The often contentious, EU-funded Human Brain Project whose initial aim was fixed firmly on full-brain simulation is now in the midst of a reboot targeting a more modest goal – development of informatics tools and data/knowledge repository for brain research. Think Google search engine and associated repository for brain researchers. It’s still a massive effort.
There’s a fascinating article in IEEE Spectrum (The Human Brain Project Reboots: A Search Engine for the Brain Is in Sight) touching on the highs, lows, and emerging aspirations of the HBP. High performance computing, not surprisingly, is a core component of the HBP and not restricted just to traditional computing paradigms – both the SpiNNaker and BrainScaleS neuromorphic platforms are HBP efforts.
According to the IEEE Spectrum article, “Sheer computing muscle is one thing that won’t be a problem, says Boris Orth, the head of the High Performance Computing in Neuroscience division at the Jülich Supercomputing Center. Orth walks between the monolithic black racks of the JuQueen supercomputer, his ears muffled against the roar of cooling fans. This is one of the big machines that HBP researchers are using today. Jülich recently commissioned JURON and JULIA, two pilot supercomputers designed with extra memory, to help neuroscientists interact with a simulation as it runs.”
The original plan, spearheaded by Henry Markram (an HPCwire 2013 Person to Watch), spurred debate and backlash in the brain research community. You may recall Markram also led the Swiss Blue Brain Project at EPFL. Here’s another excerpt from the article:
“As soon as the HBP was funded, things got messy. Some scientists derided the aspiration as both too narrow and too complex. Several labs refused to join the HBP; others soon dropped out. Then, in July 2014, more than 800 neuroscientists signed an open letter to the European Commission threatening to boycott HBP projects unless the commission had an independent panel review “both the science and the management of the HBP.”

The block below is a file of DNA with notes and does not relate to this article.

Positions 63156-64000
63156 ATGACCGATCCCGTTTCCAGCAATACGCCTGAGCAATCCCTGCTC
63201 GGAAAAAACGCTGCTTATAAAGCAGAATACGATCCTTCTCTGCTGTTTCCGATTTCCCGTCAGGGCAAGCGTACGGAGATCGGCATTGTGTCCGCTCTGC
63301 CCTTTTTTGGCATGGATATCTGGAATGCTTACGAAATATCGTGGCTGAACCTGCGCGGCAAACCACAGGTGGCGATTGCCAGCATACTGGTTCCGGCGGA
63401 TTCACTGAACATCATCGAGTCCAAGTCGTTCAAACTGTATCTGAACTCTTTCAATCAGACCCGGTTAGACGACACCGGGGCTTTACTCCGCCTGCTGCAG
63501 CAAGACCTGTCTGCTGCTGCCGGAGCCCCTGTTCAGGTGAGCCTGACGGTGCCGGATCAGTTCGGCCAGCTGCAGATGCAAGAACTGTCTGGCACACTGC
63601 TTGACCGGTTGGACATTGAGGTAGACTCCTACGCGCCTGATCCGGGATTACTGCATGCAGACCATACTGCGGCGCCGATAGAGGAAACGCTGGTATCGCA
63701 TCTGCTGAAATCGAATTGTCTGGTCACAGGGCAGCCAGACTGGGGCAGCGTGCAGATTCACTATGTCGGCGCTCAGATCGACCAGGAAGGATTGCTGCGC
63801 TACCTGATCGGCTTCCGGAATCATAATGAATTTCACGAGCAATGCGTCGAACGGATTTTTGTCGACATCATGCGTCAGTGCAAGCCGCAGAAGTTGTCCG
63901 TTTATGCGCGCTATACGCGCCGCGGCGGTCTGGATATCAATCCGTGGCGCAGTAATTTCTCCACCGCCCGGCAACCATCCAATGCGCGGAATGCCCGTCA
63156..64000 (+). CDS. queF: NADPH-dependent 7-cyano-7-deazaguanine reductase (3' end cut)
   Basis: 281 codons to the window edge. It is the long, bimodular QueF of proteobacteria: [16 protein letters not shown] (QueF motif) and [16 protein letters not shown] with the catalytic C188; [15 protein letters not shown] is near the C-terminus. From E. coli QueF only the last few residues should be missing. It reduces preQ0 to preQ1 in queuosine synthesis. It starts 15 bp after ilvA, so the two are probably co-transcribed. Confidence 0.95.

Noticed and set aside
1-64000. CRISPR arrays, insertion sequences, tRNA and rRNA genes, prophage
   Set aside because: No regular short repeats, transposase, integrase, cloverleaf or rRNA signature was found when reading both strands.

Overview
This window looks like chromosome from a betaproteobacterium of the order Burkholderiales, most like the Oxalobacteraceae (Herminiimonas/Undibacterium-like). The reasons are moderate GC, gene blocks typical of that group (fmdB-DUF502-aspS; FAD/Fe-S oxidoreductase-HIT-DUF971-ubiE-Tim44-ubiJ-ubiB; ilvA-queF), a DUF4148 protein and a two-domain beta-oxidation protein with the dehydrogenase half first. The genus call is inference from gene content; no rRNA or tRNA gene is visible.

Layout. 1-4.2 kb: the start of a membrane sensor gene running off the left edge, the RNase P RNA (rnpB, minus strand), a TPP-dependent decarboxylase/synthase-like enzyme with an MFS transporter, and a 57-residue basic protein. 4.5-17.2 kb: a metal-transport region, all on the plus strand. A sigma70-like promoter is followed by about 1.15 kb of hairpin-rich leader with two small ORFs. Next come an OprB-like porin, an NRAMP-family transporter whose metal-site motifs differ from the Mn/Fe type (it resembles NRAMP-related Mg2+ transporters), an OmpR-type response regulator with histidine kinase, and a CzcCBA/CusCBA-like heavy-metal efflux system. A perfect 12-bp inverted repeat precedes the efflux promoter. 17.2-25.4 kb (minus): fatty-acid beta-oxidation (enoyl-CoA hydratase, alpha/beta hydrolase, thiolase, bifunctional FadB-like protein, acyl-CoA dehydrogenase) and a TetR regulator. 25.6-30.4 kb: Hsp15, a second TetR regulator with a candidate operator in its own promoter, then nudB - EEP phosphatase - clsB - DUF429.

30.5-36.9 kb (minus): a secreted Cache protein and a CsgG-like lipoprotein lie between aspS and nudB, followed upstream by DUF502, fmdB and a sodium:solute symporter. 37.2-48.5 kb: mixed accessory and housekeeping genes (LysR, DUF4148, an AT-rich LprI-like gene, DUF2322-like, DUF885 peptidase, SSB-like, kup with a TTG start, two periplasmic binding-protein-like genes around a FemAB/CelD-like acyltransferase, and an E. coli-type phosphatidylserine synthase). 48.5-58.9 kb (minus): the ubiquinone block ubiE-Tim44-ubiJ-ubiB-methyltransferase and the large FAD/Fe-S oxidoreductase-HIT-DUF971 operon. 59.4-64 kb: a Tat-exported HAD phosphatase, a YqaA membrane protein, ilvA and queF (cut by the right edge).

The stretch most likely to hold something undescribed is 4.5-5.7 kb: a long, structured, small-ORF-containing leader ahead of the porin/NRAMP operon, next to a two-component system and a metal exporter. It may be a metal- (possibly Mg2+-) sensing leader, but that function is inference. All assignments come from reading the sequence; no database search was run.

“The commission ordered an overhaul, and a year later an independent panel published a 53-page report [PDF] that criticized the project’s science and governance alike. It concluded that the HBP should focus on goals that can be “realistically achieved” and “concentrate on enabling methods and technologies.”
The Human Brain Project reboot is being likened more to the international Human Genome Project which produced a full, searchable genome, and associated tools. The HBP will emulate this approach. The ambitious project is scheduled to end in 2023, ten years after it was begun. The IEEE Spectrum article is fascinating as well as a quick read.
Link to IEEE Spectrum article: http://spectrum.ieee.org/computing/hardware/the-human-brain-project-reboots-a-search-engine-for-the-brain-is-in-sight
3D Reconstruction: Data from the polarized light imaging of the brain is pieced together by a computer to produce a 3D image of the neuronal fiber tracts (shown here as tubes). Credit: Katrin Amunts and Markus Axer/Jülich Research Center